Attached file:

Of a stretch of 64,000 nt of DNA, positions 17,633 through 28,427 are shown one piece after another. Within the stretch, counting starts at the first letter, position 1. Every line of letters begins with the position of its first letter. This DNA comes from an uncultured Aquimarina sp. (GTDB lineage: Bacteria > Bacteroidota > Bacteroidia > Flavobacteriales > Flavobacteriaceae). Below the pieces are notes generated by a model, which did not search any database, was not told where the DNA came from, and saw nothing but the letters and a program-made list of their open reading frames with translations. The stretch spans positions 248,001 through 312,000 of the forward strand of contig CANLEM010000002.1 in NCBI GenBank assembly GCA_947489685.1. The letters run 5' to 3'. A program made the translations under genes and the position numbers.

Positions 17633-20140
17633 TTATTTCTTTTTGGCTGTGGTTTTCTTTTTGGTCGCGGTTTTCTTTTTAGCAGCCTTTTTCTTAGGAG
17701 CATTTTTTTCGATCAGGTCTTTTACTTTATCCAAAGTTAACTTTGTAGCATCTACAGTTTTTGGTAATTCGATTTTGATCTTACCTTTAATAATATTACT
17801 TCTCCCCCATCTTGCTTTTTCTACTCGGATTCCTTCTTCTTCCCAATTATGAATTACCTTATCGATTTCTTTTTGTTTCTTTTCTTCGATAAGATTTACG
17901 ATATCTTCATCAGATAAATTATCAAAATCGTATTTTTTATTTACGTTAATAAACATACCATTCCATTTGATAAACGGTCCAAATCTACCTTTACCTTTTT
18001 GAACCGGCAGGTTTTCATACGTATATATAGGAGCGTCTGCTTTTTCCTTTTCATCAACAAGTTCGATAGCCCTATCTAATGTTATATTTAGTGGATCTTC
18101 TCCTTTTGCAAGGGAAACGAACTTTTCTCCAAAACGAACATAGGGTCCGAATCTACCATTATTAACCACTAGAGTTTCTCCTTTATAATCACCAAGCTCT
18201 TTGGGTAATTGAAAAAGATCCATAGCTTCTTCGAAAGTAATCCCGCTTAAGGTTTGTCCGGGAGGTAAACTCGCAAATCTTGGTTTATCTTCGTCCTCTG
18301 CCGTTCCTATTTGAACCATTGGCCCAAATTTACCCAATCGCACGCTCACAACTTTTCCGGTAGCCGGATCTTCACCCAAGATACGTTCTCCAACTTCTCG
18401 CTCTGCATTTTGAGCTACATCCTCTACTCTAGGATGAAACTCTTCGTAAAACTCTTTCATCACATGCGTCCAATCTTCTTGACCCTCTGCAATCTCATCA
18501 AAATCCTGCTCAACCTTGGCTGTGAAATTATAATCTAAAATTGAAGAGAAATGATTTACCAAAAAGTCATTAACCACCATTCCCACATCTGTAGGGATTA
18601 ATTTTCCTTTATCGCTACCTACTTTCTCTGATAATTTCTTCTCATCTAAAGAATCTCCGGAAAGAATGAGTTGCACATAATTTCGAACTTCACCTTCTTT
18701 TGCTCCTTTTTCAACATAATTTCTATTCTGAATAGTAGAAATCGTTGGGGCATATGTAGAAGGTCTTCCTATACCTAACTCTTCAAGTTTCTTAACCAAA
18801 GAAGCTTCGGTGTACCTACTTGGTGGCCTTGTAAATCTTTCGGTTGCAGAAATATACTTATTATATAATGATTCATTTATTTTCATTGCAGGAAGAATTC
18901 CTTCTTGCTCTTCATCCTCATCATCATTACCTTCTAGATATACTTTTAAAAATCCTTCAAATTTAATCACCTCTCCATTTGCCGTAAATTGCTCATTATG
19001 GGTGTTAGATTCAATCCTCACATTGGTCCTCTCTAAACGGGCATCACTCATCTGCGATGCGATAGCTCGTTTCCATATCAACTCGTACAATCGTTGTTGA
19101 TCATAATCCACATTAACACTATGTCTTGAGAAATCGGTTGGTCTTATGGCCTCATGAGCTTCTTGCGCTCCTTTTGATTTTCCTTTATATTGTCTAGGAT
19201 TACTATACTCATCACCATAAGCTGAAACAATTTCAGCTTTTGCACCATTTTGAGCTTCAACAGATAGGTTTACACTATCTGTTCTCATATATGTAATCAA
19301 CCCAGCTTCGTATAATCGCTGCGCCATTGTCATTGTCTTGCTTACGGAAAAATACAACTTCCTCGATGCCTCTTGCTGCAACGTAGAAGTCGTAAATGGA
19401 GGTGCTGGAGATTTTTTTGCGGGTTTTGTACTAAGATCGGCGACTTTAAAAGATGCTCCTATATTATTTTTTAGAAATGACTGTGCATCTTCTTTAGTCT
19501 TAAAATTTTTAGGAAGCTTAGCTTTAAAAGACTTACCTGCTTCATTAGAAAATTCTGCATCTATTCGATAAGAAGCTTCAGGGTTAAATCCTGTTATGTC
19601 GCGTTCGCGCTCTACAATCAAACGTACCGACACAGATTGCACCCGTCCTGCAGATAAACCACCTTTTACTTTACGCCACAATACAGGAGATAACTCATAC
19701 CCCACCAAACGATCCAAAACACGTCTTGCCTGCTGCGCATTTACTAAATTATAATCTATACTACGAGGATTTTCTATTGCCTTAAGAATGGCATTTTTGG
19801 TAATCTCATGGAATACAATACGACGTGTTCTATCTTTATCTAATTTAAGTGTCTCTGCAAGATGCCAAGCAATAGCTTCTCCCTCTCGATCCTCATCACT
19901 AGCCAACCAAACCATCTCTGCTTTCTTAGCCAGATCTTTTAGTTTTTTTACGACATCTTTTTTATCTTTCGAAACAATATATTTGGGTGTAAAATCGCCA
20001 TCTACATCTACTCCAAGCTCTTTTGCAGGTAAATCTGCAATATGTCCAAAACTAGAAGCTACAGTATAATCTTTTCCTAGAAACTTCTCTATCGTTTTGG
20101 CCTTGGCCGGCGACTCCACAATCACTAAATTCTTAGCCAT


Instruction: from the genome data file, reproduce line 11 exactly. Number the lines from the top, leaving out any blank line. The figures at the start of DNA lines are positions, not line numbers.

18401 CTCTGCATTTTGAGCTACATCCTCTACTCTAGGATGAAACTCTTCGTAAAACTCTTTCATCACATGCGTCCAATCTTCTTGACCCTCTGCAATCTCATCA